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J Pain Symptom Manage. 2012 Jan;43(1):59-67. doi: 10.1016/j.jpainsymman.2011.03.012. Epub 2011 Jun 23.

Providing palliative care for cancer patients: the views and exposure of community general practitioners and district nurses in Japan.

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Department of Nursing, Seirei Christopher University, Hamamatsu, Shizuoka, Japan.



The role of general practitioners (GPs) and district nurses (DNs) is increasingly important to achieve dying at home.


The primary aim of this region-based representative study was to clarify 1) clinical exposure of GPs and DNs to cancer patients dying at home, 2) availability of symptom control procedures, 3) willingness to participate in out-of-hours cooperation and palliative care consultation services, and 4) reasons for hospital admission of terminally ill cancer patients.


Questionnaires were sent to 1106 GP clinics and 70 district nursing services in four areas across Japan.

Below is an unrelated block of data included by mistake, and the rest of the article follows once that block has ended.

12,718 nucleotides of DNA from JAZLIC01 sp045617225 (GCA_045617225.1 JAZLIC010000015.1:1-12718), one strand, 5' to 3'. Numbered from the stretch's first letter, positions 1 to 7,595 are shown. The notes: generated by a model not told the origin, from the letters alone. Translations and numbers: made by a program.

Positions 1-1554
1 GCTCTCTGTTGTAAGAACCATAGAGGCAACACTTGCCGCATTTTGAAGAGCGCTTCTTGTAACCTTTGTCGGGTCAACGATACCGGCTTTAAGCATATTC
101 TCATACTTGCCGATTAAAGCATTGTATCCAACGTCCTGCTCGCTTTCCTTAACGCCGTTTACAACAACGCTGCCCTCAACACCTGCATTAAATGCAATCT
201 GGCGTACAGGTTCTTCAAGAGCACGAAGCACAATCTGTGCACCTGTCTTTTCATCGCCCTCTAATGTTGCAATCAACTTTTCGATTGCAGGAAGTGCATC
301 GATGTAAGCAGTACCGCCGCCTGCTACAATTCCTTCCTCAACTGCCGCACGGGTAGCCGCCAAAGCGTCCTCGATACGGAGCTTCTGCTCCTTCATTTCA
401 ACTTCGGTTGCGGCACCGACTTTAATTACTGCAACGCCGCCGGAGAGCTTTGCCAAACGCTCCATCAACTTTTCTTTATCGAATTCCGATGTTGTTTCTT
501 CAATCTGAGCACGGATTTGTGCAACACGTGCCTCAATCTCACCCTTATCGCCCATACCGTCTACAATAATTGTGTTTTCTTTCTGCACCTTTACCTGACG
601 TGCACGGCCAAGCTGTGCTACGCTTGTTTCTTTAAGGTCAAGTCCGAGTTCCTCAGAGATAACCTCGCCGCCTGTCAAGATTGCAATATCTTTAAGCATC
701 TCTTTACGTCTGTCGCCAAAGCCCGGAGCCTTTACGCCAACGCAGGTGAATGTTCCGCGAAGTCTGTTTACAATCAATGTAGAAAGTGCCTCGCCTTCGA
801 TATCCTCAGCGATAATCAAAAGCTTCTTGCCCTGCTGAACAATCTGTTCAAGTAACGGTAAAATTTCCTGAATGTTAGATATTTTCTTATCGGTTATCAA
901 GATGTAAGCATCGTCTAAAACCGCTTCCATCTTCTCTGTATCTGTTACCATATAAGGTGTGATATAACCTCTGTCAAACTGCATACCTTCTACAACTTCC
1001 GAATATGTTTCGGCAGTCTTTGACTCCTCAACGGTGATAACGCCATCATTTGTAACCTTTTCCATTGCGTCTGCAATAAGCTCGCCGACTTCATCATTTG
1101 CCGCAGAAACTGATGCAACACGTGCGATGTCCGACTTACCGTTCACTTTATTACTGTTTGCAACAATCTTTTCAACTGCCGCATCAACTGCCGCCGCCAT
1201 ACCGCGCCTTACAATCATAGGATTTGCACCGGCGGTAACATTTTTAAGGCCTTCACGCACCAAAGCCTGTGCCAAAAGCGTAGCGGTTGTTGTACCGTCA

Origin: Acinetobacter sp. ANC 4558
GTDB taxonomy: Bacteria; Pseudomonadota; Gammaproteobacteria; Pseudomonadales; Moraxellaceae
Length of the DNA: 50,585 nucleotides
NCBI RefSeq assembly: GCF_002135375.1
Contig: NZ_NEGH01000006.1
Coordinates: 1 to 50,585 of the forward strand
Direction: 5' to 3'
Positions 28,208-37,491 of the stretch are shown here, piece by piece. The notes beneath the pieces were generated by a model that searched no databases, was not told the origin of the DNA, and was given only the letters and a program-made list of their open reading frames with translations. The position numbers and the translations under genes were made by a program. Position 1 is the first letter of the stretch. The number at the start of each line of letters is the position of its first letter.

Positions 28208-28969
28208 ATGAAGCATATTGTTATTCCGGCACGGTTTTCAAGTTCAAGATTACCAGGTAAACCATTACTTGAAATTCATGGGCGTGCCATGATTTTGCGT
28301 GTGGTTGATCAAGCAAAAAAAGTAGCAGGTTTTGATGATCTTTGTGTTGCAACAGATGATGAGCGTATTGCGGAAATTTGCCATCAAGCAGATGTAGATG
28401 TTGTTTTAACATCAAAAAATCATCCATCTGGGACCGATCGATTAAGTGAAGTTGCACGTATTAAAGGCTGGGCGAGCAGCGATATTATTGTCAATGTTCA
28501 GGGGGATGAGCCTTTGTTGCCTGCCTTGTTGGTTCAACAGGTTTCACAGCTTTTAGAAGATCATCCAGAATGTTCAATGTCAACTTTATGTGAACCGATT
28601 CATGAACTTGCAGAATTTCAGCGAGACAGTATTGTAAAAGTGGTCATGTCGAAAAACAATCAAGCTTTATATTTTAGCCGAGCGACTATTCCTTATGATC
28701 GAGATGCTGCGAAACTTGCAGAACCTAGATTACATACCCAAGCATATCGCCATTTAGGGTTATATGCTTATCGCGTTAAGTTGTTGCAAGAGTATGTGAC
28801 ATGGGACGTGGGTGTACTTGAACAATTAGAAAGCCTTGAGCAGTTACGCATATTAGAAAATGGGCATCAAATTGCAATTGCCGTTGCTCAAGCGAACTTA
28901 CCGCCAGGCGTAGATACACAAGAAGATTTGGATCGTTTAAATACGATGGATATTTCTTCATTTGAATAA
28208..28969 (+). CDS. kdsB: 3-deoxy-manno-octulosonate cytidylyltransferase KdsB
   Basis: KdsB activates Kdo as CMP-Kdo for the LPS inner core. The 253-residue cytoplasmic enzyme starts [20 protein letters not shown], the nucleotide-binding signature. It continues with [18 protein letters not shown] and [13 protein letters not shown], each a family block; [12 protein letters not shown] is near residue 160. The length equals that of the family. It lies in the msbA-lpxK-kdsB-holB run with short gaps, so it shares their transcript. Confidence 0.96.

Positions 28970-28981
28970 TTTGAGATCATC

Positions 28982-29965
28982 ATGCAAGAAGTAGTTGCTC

Two hundred thirty-five GPs and 56 district nursing services responded. In total, 53% of GPs reported that they saw no cancer patients dying at home per year, and 40% had one to 10 such patients. In contrast, 31% of district nursing services cared for more than 10 cancer patients dying at home per year, and 59% had one to 10 such patients. Oral opioids, subcutaneous opioids, and subcutaneous haloperidol were available in more than 90% of district nursing services, whereas 35% of GPs reported that oral opioids were unavailable and 50% reported that subcutaneous opioids or haloperidol were unavailable. Sixty-seven percent of GPs and 93% of district nursing services were willing to use palliative care consultation services. Frequent reasons for admission were family burden of caregiving, unexpected change in physical condition, uncontrolled physical symptoms, and delirium.


Japanese GPs have little experience in caring for cancer patients dying at home, whereas DNs have more experience. To achieve quality palliative care programs for cancer patients at the regional level, educating GPs about opioids and psychiatric medications, easily available palliative care consultation services, systems to support home care technology, and coordinated systems to alleviate family burden is of importance.

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